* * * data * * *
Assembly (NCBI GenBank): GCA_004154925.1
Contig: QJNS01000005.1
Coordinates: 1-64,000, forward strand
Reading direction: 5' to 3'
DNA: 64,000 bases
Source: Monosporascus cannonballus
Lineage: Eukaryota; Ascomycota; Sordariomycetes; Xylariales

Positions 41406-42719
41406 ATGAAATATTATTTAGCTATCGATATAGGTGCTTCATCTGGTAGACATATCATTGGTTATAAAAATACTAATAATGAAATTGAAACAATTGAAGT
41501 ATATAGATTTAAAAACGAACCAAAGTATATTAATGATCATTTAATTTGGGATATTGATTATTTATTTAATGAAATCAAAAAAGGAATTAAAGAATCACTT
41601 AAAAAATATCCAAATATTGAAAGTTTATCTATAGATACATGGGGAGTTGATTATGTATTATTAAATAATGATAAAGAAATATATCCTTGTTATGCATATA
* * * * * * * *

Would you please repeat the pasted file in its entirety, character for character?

Assembly (NCBI GenBank): GCA_004154925.1
Contig: QJNS01000005.1
Coordinates: 1-64,000, forward strand
Reading direction: 5' to 3'
DNA: 64,000 bases
Source: Monosporascus cannonballus
Lineage: Eukaryota; Ascomycota; Sordariomycetes; Xylariales

Positions 41406-42719
41406 ATGAAATATTATTTAGCTATCGATATAGGTGCTTCATCTGGTAGACATATCATTGGTTATAAAAATACTAATAATGAAATTGAAACAATTGAAGT
41501 ATATAGATTTAAAAACGAACCAAAGTATATTAATGATCATTTAATTTGGGATATTGATTATTTATTTAATGAAATCAAAAAAGGAATTAAAGAATCACTT
41601 AAAAAATATCCAAATATTGAAAGTTTATCTATAGATACATGGGGAGTTGATTATGTATTATTAAATAATGATAAAGAAATATATCCTTGTTATGCATATA